Here’s the result – it was pretty tasty. What do you have on hand that you can use up to keep your grocery bill in check this week?

For two:

2 c / 500ml water

1 carrot, peeled and diced

1 c diced turnip

1 onion, peeled and diced 

1 6 oz / 180 g frozen fish fillet, slightly thawed and cut in 1″ / 2.5cm pieces

1 c / 250ml 1% milk

Fresh ground pepper

Bring the vegetables to the boil in the water. Turn down and cook for 11-12 minutes on medium low heat. 

Add the fish pieces and simmer for another 7 minutes.

Stir in the milk until heated through.

Serve with a grind of fresh pepper.

And we are still eating it…

We have really been focusing on local veg this week. One thing I love to make is a big Asian-inspired slaw. Although it began with a recipe, in truth, it is this simple:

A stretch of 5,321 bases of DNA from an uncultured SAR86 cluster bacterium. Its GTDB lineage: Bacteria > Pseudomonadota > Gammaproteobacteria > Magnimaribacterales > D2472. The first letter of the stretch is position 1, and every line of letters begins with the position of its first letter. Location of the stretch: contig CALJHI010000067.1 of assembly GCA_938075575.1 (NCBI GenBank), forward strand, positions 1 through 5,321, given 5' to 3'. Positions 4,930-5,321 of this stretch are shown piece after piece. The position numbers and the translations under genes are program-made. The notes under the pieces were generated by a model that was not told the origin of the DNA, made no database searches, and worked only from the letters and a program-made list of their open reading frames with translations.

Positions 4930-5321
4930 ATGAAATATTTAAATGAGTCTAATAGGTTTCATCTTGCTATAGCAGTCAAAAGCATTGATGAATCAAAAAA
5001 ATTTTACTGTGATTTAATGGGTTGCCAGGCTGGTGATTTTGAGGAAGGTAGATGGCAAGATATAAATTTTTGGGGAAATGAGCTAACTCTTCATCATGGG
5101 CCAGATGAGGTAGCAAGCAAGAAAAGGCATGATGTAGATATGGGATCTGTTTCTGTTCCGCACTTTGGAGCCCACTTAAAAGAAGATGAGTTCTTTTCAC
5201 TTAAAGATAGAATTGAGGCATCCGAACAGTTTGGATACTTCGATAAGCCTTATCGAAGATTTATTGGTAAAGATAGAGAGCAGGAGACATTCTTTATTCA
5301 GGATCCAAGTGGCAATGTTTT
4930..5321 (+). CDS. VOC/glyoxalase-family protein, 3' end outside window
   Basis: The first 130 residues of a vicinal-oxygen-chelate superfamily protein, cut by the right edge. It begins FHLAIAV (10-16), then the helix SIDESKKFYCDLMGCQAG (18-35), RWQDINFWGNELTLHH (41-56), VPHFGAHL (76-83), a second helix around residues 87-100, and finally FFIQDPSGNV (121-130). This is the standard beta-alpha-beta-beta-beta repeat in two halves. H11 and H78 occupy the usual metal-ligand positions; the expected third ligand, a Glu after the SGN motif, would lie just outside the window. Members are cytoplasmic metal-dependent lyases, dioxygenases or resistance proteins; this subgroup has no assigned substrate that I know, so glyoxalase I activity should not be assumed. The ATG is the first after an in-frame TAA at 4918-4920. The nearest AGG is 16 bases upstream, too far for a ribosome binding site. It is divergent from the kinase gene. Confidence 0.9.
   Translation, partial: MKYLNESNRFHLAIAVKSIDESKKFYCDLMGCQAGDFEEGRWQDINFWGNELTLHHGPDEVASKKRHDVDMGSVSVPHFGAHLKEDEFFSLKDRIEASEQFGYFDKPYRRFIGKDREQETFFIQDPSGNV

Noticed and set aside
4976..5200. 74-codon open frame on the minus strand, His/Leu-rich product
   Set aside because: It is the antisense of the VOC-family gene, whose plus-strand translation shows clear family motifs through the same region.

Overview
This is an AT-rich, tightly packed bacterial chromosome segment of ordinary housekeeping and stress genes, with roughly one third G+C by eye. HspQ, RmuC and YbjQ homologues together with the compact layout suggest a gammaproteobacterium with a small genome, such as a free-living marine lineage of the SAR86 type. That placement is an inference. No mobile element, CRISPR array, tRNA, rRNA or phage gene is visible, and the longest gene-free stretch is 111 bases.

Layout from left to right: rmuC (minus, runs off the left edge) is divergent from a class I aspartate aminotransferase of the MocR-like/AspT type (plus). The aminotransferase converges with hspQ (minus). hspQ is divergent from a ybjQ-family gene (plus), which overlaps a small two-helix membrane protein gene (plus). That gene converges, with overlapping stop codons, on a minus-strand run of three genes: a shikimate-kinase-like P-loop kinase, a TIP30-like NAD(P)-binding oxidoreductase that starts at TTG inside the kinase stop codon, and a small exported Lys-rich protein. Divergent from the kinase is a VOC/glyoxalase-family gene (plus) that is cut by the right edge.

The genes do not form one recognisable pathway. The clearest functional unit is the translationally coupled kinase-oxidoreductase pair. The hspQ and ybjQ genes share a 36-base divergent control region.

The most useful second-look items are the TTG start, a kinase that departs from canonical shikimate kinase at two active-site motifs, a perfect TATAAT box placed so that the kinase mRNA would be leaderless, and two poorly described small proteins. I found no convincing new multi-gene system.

Grate a bunch of winter veg – think celeriac, carrot, beet, turnip, cabbage. A food processor makes it  easy to do a big bowlful. Toss this with a tablespoon or so of sesame oil, some vinegar (change it up!), grated ginger and garlic – as much as you like, a teaspoon of honey or maple syrup, and some sesame seeds, any colour. Beets make an especially eye-catching mix. 

On day one we are it with poached fish. Yesterday we tucked some in our sandwich. And last night, we buried some Whitehouse Meats smoked wild boar sausage in it and baked it for half an hour at 350, covered. It was delicious with mashed blue potatoes.